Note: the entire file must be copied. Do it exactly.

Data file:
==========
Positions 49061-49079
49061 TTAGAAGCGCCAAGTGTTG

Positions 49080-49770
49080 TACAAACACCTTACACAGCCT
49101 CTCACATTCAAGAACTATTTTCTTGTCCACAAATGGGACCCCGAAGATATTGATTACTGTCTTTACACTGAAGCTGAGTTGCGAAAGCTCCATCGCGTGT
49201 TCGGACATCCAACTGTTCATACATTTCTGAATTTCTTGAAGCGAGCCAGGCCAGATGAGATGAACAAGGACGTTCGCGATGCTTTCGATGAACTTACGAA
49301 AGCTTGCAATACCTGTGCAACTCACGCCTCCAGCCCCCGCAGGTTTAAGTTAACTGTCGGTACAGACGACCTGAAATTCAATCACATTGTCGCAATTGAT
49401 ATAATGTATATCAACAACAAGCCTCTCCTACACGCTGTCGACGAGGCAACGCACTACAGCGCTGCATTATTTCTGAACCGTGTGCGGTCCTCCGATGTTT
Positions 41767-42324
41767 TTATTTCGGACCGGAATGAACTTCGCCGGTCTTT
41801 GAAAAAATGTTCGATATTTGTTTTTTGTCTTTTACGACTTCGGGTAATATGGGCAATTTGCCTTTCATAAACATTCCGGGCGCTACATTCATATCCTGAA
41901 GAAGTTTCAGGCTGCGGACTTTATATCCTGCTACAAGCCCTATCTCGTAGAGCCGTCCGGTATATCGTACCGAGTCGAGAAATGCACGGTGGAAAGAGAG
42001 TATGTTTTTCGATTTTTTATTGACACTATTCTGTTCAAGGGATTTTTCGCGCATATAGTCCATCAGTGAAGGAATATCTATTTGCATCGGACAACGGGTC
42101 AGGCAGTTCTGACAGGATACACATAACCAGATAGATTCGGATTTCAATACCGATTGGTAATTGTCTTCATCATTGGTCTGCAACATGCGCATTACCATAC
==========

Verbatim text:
Positions 49061-49079
49061 TTAGAAGCGCCAAGTGTTG

Positions 49080-49770
49080 TACAAACACCTTACACAGCCT
49101 CTCACATTCAAGAACTATTTTCTTGTCCACAAATGGGACCCCGAAGATATTGATTACTGTCTTTACACTGAAGCTGAGTTGCGAAAGCTCCATCGCGTGT
49201 TCGGACATCCAACTGTTCATACATTTCTGAATTTCTTGAAGCGAGCCAGGCCAGATGAGATGAACAAGGACGTTCGCGATGCTTTCGATGAACTTACGAA
49301 AGCTTGCAATACCTGTGCAACTCACGCCTCCAGCCCCCGCAGGTTTAAGTTAACTGTCGGTACAGACGACCTGAAATTCAATCACATTGTCGCAATTGAT
49401 ATAATGTATATCAACAACAAGCCTCTCCTACACGCTGTCGACGAGGCAACGCACTACAGCGCTGCATTATTTCTGAACCGTGTGCGGTCCTCCGATGTTT
Positions 41767-42324
41767 TTATTTCGGACCGGAATGAACTTCGCCGGTCTTT
41801 GAAAAAATGTTCGATATTTGTTTTTTGTCTTTTACGACTTCGGGTAATATGGGCAATTTGCCTTTCATAAACATTCCGGGCGCTACATTCATATCCTGAA
41901 GAAGTTTCAGGCTGCGGACTTTATATCCTGCTACAAGCCCTATCTCGTAGAGCCGTCCGGTATATCGTACCGAGTCGAGAAATGCACGGTGGAAAGAGAG
42001 TATGTTTTTCGATTTTTTATTGACACTATTCTGTTCAAGGGATTTTTCGCGCATATAGTCCATCAGTGAAGGAATATCTATTTGCATCGGACAACGGGTC
42101 AGGCAGTTCTGACAGGATACACATAACCAGATAGATTCGGATTTCAATACCGATTGGTAATTGTCTTCATCATTGGTCTGCAACATGCGCATTACCATAC